Fighting Forced Labour


Biram Dah Abeid, son of a forced labourer and winner of the UN Human Rights Prize, sits in a Mauritanian prison for campaigning against what has virtually enslaved millions around the world.

Finally a ray of hope: neighbouring Niger has become the first country to sign a protocol updating the UN Forced Labour Convention.

It’s also the beginning of a long, hard fight: to get other countries to sign, ratify and put words to action.

“This gives hope to the millions of women, children and men still trapped in modern slavery,” said Guy Ryder, director general of the UN’s International Labour Organisation, after signing the protocol with Niger’s minister of employment, labour and social security, Salissou Ada.

“This signature is the logical next step in our efforts to fight this plague that is infecting our society,” said Ada of the protocol, which updates the 1930 Convention to fight 21st century human trafficking and exploitation.

The ceremony during the ILO’s 104th International Conference on Labour in Geneva this month marked the launch of a global campaign to get 50 countries to ratify the protocol by 2018, entitled “50 for Freedom.”

The protocol calls for national action plans to fight forced labour, including increased inspections and protection from unscrupulous recruiters and penalties for human traffickers.

It calls for compensation for victims of forced labour and allows a victim to sue even when not in the country where the abuse took place.

It targets not only governments, but private companies.


The battle ahead

The protocol enters into force when just two countries ratify it.

A number of European countries are seen as the next likely signatories. And they’re only the first steps in the campaign to get governments to observe and enforce the protocol.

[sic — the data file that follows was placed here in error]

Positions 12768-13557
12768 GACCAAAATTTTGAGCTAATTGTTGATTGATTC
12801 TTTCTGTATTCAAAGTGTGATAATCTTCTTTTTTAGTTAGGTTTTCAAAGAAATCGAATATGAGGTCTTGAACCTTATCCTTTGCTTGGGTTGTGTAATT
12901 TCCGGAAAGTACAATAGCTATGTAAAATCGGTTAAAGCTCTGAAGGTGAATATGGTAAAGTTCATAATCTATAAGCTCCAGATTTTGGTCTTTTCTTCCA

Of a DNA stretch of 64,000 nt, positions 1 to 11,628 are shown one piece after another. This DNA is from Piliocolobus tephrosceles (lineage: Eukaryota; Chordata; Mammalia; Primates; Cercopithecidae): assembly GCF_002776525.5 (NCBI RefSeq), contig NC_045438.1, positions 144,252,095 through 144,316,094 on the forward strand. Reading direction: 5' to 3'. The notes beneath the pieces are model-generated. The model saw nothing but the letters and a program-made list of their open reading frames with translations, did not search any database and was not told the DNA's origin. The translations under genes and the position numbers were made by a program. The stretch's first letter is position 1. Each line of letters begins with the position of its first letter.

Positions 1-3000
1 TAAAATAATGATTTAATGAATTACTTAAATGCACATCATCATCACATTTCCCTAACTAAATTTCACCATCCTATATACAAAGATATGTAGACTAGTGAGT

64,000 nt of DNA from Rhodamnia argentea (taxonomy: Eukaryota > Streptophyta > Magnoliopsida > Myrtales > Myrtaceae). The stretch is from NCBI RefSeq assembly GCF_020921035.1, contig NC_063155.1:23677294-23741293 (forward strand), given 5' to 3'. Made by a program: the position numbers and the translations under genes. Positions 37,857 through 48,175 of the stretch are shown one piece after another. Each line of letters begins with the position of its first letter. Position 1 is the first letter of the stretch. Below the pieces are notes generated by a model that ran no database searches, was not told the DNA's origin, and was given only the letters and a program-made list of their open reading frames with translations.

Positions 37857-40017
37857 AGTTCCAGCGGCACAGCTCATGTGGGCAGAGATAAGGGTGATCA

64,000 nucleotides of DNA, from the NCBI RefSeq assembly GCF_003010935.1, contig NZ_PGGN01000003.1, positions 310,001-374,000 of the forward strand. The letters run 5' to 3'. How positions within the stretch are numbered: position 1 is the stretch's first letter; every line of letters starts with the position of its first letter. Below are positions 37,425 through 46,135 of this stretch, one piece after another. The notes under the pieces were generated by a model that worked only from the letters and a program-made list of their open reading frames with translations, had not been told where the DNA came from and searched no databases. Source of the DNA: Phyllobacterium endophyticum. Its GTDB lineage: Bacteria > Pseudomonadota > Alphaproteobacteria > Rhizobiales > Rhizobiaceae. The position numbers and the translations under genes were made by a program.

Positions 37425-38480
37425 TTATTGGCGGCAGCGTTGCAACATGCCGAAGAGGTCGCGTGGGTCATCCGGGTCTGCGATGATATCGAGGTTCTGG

Insiders speaking on anonymity say some countries may simply sign it to placate donor countries and then ignore it.

“This campaign needs to involve all actors in a country – government, NGOs, human rights activists, trade unions and the media,” says Jean-Marie Kagabo, Africa coordinator for the ILO Special Action Programme to combat Forced Labour (SAP-FL), in an interview with Equal Times.

Better education and job-training can help break the cycle of families trapped in virtual servitude for generations, efforts which Kagabo says require support from donor countries.


Giving 21 million people a voice

According to ILO estimates, 21 million people worldwide are victims of forced labour, generating US$150 billion annually in illegal profits.

Key sectors: agriculture, fishing, domestic work, construction, manufacturing and mining. Women and girls are forced into commercial sexual exploitation.

In Niger alone, a Danish Trade Union study estimates 59.000 adults are victims of forced labour, or 1.1 per cent of the total adult population. Nearly half are in domestic work, and nearly one-quarter are in agriculture or stock breeding.

The study notes an “absence of information” from Niger’s government on measures to combat slavery.

Nevertheless, Niger’s signature is a significant step, says Kagabo, expressing hope the African Union will put the issue on its agenda as well.

“Ten years ago in Niger it was taboo to talk about forced labour,” he says. “It’s great that Niger ratified. It can show other countries that yes, you can too.”